With $12 million (and the potential for $26 million more if benchmarks are met), the Defense Advanced Research Projects Agency, or DARPA, wants to reach deep into your brain’s soft tissue to record, predict and possibly treat anxiety, depression and other maladies of mood and mind. Teams from the University of California at San Francisco, Lawrence Livermore National Lab and Medtronic will use the money to create a cybernetic implant with electrodes extending into the brain.

Read the rest
Continue Reading

Brain Zapping: The Future of War?

Photo: Michele Eaton 88 Air Base Wing Public Affairs

Photo: Michele Eaton 88 Air Base Wing Public Affairs

Military tech very often becomes consumer tech, so how long before we see students zapping their brains during exams? Or bond traders? Website editors? … BBC Future says, “Shocking the brain with mild electrical current was once a controversial treatment for the mentally ill. Now evidence is emerging that it could quicken learning and improve attention, and as Emma Young discovers, the US military is very interested in its potential”:

An unusual trial is underway at the Wright-Patterson Air Force Base, near Dayton, Ohio. An airman sits at a monitor in a laboratory, wired up with electrodes, his jacket slung over the back of his chair. Plane-shaped icons keep entering his airspace. He has to decide whether each incoming plane is a friend or a foe. If it’s a foe, he must send a warning. If it flies off, fine. If it doesn’t, he must bring it down.

Read the rest
Continue Reading

Does Watching Porn Make You Stupid?

F2_jordy_porn_550Poor Jordy.

Something about this sets off my bullshit detector, but I’m no scientist. However, I do know that most guys watch porn or at least have at one time or another. It’s hard to find statistics without dredging up a bunch of crap from the usual purveyors of moral outrage, but what little I could find suggested between 70% and 77% of American men watch porn. (and I bet a healthy slice of the one’s who say then don’t are lying.)

Anyway, this reminds me of all of the anti-masturbation stuff people used to believe… Wait. Used to? Forgot about this.

Researchers found less grey matter in the brains of men who watched large amounts of sexually explicit material, according to a new study.

The research, which appears in the journal JAMA Psychiatry, could not determine if porn actually caused the brain to shrink however, and the authors called for additional study on the topic.

Read the rest
Continue Reading

Scientists Induce Hallucinations Of Past Memories Via Brain Zapping Procedure

PIC: PodvinskiJ (CC)

PIC: PodvinskiJ (CC)

Is it live? Or is it Memorex memory manipulating mind control technology soon to appear in “safe houses” and black sites around the United States?

Via New Scientist:

A 22-year-old man has been instantaneously transported to his family’s pizzeria and his local railway station – by having his brain zapped. These fleeting visual hallucinations have helped researchers pinpoint places where the brain stores visual location information.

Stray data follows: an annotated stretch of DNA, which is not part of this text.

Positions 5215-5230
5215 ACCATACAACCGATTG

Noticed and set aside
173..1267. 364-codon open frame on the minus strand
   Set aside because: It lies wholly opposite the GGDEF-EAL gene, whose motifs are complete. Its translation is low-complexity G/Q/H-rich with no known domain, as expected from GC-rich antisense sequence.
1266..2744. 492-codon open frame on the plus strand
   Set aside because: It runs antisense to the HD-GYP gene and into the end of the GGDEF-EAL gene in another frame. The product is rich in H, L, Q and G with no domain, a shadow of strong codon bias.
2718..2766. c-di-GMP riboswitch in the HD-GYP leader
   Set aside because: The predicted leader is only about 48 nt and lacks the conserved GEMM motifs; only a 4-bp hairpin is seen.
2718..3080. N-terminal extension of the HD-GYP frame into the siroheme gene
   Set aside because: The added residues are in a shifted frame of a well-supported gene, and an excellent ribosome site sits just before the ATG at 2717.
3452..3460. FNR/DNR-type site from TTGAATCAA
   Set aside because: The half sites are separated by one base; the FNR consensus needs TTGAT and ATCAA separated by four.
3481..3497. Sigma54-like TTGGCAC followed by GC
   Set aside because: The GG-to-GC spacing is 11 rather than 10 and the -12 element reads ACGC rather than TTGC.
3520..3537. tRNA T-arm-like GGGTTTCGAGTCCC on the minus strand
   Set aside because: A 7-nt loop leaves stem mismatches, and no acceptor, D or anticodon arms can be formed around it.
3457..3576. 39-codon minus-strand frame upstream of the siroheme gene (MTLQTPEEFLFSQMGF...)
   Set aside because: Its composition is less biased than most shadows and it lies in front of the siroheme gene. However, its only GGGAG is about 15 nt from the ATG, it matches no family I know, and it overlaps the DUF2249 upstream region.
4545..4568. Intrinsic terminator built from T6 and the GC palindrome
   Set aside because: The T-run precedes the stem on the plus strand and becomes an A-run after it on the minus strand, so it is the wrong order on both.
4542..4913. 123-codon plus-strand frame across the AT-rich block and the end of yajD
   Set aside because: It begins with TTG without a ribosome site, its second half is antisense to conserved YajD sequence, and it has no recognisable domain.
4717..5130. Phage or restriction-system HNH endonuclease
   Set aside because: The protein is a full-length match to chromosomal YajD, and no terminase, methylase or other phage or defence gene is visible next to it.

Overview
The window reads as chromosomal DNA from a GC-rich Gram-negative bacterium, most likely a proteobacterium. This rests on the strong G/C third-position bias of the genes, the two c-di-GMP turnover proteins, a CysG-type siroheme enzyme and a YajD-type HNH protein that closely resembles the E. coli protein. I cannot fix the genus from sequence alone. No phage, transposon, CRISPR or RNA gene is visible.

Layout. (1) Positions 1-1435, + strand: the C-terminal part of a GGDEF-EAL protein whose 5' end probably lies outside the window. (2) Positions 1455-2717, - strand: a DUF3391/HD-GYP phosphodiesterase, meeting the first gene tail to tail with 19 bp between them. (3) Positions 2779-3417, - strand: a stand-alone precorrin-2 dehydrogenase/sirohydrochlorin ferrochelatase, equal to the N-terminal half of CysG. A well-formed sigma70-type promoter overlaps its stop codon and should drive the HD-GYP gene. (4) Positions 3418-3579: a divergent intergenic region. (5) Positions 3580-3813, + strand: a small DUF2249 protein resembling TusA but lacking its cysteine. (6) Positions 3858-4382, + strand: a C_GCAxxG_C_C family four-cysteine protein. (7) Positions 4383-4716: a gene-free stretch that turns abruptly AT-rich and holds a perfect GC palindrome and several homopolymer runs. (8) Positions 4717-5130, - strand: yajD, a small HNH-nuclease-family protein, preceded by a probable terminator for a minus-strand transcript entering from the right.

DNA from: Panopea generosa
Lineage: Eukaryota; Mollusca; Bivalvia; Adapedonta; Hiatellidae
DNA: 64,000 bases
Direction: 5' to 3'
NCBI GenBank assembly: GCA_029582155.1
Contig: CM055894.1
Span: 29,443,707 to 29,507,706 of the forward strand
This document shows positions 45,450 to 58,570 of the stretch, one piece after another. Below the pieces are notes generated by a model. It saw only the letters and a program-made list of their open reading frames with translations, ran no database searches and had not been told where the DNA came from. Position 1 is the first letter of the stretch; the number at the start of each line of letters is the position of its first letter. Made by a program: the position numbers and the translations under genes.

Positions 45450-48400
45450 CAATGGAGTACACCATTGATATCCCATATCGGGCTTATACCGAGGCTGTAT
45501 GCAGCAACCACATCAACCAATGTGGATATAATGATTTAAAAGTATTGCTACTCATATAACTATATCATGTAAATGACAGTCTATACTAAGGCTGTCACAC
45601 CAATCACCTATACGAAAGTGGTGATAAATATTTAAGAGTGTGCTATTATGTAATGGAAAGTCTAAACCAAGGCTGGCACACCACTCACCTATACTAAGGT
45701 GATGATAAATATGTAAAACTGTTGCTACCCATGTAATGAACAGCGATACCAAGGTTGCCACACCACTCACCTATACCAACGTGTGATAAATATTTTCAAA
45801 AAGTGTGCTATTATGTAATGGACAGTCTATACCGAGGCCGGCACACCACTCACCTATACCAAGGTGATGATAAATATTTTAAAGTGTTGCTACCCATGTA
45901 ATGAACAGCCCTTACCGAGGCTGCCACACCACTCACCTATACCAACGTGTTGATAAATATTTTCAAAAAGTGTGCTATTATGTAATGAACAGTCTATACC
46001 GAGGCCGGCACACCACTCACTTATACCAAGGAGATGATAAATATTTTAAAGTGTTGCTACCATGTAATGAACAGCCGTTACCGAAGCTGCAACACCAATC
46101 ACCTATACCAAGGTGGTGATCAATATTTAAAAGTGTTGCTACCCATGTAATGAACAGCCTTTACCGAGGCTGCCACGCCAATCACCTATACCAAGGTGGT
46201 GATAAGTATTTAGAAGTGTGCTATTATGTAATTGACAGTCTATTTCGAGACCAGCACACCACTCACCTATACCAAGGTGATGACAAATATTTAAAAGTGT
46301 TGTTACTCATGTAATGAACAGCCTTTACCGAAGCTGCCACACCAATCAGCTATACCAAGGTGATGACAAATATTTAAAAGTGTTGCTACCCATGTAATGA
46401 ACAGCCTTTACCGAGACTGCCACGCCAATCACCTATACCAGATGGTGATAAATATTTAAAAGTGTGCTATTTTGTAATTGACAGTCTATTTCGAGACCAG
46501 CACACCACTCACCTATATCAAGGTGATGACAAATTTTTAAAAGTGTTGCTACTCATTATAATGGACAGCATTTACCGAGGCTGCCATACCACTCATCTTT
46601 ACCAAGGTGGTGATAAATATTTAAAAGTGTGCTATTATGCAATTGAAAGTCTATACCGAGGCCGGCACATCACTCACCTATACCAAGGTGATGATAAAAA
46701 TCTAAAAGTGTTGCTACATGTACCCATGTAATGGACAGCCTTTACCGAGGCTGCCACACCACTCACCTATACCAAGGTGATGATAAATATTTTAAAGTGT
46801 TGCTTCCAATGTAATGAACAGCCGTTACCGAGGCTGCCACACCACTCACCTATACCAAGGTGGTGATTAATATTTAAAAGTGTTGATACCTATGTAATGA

Pierre Mégevand at the Feinstein Institute for Medical Research in Manhasset, New York, and his colleagues wanted to discover just where in the brain we store and retrieve information about locations and places. They sought the help of a 22-year-old man being treated for epilepsy, because the treatment involved implanting electrodes into his brain that would record his neural activity.

Mégevand and his colleagues scanned the volunteer’s brain using functional MRI while he looked at pictures of different objects and scenes. They then recorded activity from the implanted electrodes as he looked at a similar set of pictures.

Read the rest
Continue Reading

Have an Out-of-Body Experience (OOBE) – NOW!

Doubles2xUnless you’re one of those few people who have spontaneous Out of Body Experiences (OOBEs), you need some help to get there. The Kernel reveals how:

You can have an out of body experience right now, and it isn’t even that hard. Some people can do it more easily than others, and it may take a little practice. But it is something that anybody can do, and it can be done scientifically.

SENSES AND THE SELF
Let’s start with a question: Where do you feel like the center of your “self” is right now? Most people feel like the center of their consciousness—the vantage from which they are experiencing the world—is somewhere behind their eyes. This makes sense: Your eyes are there, your ears are there, and even your mouth and your nose are there. Four out of five of your senses are all focused in a single area, so it’s no surprise that you feel like the center of your self is “in your head.”

Although both philosophers and scientists are still developing theories about exactly what our sense of self is really for, they all agree that it plays a key role in organizing all of the information that comes in through our senses.

Read the rest
Continue Reading

Neuroscientist Claims Internet Has Ruined The Way We Read

"No, it's fine. Enjoy reading "Top Ten Celebrity Liposuction Disasters. I'll just stay here and silently judge you."PIC: Dutch National Archives (CC)

“No, it’s fine. Enjoy reading “Top Ten Celebrity Liposuction Disasters. I’ll just stay here and silently judge you.”PIC: Dutch National Archives (CC)

Neuroscientist Maryanne Wolfe believes that the human brain has changed in response to to the way that information is presented online, and the changes aren’t entirely positive. Wolfe presents her initial problems enjoy Herman Hesse’s novel The Glass Bead Game as a consequence of these brain changes.

I’m not so sure, myself. I wonder if she has considered that her reading tastes may have changed for other reasons, or maybe that The Glass Bead Game just isn’t her cup of tea? I read a ton of Herman Hesse in high school and college, but haven’t visited his work in a couple of decades. I’m not sure I’d enjoy any of it now, but I don’t believe the internet is to blame. Then again, I guess it might make a convenient excuse for why I can’t get through Thomas Pynchon’s Gravity’s Rainbow or James Joyce’s Ulysses in spite of numerous attempts to do so.… Read the rest

Continue Reading